From: David Josephson <firstname.lastname@example.org>
Subject: Re: Helium & Sound
Date: 19 Dec 1995 20:12:38 GMT
Organization: Josephson Engineering
In <4b5jjtINNeee@HOBBES.NA.CS.YALE.EDU> email@example.com (Norman
>strange since the first stage of processing of sound (performed by the
>cochlea) produces a pretty good resemblance to a Fourier transform of
>the sound wave.
Yes, or so it seems -- and the information is on a frequency axis.
>To phrase things differently, I assume there is agreement that a tone
>of a single frequency (that is, a pure sine wave) has the same pitch as
>it has frequency.
>Then what are the circumstances under which a pitch
>is perceived which is lower than any of the frequency components of the
When several harmonics of a frequency are present, (i. e. sineaves
of 2f, 3f, 4f, etc) but the fundamental (f) is missing, the ear perceives
that to be the same pitch as the fundamental without the harmonics. This
effect has been used for artificial bass extension in radios, etc. whose
speakers can't reproduce low frequencies; for instance take the band
50-100 Hz, remove it from the signal, run it through some diodes to make
lots of harmonics and mix the harmonics with the signal -- sounds like
David Josephson / Josephson Engineering / San Jose CA / firstname.lastname@example.org
From: Mark Barton <email@example.com>
Subject: Re: Helium & Sound
X-Xxdate: Wed, 20 Dec 1995 06:41:46 GMT
Organization: Institute for Cosmic Ray Research, Tokyo Uni.
Date: Wed, 20 Dec 1995 06:40:02 GMT
>From: Matt McIrvin, firstname.lastname@example.org
>>Norman Yarvin <email@example.com> wrote:
>>To phrase things differently, I assume there is agreement that a tone
>>of a single frequency (that is, a pure sine wave) has the same pitch as
>>it has frequency.
Well the idea is there, but it's a sloppy way of putting it. Pitch is
not a simple linear (or log) scale - it's a complicated function with
multiple inputs and outputs and being completely subjective it doesn't
properly have units. The input with the most weight in most people is
actually differential - just about anybody can say very accurately (one
semitone = 5% is trivial) if one pitch is higher or lower than a
second. With a bit of training, most people can even identify the
ratio of the frequencies. (If you can sing the first few notes of
Twinkle Twinkle Little Star, you know what a 3:2 frequency ratio sounds
like, so you already have the skill - it just needs calibration.)
However if given a single frequency without a reference, even most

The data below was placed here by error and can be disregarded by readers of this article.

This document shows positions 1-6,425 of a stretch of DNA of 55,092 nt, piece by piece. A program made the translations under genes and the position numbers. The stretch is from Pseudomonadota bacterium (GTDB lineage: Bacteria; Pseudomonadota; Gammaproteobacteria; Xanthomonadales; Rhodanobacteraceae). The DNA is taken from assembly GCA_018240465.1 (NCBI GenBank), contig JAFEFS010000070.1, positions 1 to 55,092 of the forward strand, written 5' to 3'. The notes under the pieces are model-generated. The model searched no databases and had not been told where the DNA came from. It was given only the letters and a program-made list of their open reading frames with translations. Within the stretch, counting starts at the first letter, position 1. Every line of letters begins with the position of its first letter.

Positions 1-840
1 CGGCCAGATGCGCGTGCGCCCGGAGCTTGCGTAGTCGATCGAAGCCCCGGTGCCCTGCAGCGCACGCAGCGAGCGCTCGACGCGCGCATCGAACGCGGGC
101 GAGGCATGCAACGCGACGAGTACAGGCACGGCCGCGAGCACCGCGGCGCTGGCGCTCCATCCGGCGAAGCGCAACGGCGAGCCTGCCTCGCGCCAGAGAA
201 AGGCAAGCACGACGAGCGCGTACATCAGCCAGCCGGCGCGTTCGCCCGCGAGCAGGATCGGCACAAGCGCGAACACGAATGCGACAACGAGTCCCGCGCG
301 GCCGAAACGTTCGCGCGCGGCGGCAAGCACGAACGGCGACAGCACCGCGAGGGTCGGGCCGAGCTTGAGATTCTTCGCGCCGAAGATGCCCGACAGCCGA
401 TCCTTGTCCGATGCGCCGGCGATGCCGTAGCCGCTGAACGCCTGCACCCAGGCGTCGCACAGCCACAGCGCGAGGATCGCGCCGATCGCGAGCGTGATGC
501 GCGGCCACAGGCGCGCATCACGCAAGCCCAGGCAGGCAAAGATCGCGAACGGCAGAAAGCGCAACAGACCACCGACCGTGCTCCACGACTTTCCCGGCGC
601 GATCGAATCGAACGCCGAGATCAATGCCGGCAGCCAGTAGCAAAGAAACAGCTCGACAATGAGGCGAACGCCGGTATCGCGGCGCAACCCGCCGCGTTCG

musicians will be lucky to get the octave right. Thus you _can_ say
that of two sine waves presented in rapid succession, the one with the
higher frequency will be judged to have the higher pitch. But most
people can't truthfully say that a single sine wave in isolation _has_
a pitch to better than an octave or so.
>Actually, I've heard that it's difficult to judge the pitch of a pure
>sine wave; we are used to hearing some overtones at integer multiples
>of the fundamental, and the overtones are used to reconstruct the
>pitch, as well as the fundamental. (Even tuning forks have
>significant overtones unless they are struck very lightly.)
In my experience, _under ideal listening conditions_, i.e. no
background noise, sine waves are very easy to compare. However if
there is broadband noise in the background, it very easily overwhelms a
sine wave at the sort of pitches used in music. A complex waveform has
more cutting power than a flutey tone, and this is certainly due to the
high frequency components and the way the ear matches up them up.
There is probably an evolutionary story to be told about why the ear
should have learnt to do this.
>>Then what are the circumstances under which a pitch
>>is perceived which is lower than any of the frequency components of the
>I'd *guess* that this could happen if the major frequency components of
>the sound wave were three or four successive small-integer multiples of
>a given frequency, say 2f, 3f, 4f, and 5f. But all of this information
>comes from my having read a Scientific American Library book called
>_The Science of Musical Sound_, and that was a long time ago, so my
>memory may be fuzzy.
This can happen. A standard application is in building organs - any
organist would love to have a 32 foot rank of pipes, i.e. a rank in
which the C pipe was (approximately) 32 feet long, but such big pipes
are expensive and bulky, so organ builders often cheat and use matched
pairs of pipes twice and three times the frequency of the note to be
faked. It's not as good as the real thing but it gives the idea.
>Unfortunately, the experts who know the answers to these questions
>have probably killfiled this whole thread, since this kind of
>discussion is probably as common on alt.sci.physics.acoustics as
>confusion over relativistic velocity addition on sci.physics.
>Unfortunately, it's not covered in the alt.sci.physics.acoustics FAQ.
On the contrary, this is the sort of thread kill-files are designed to
give one time to read. (I wish I had a kill-file.)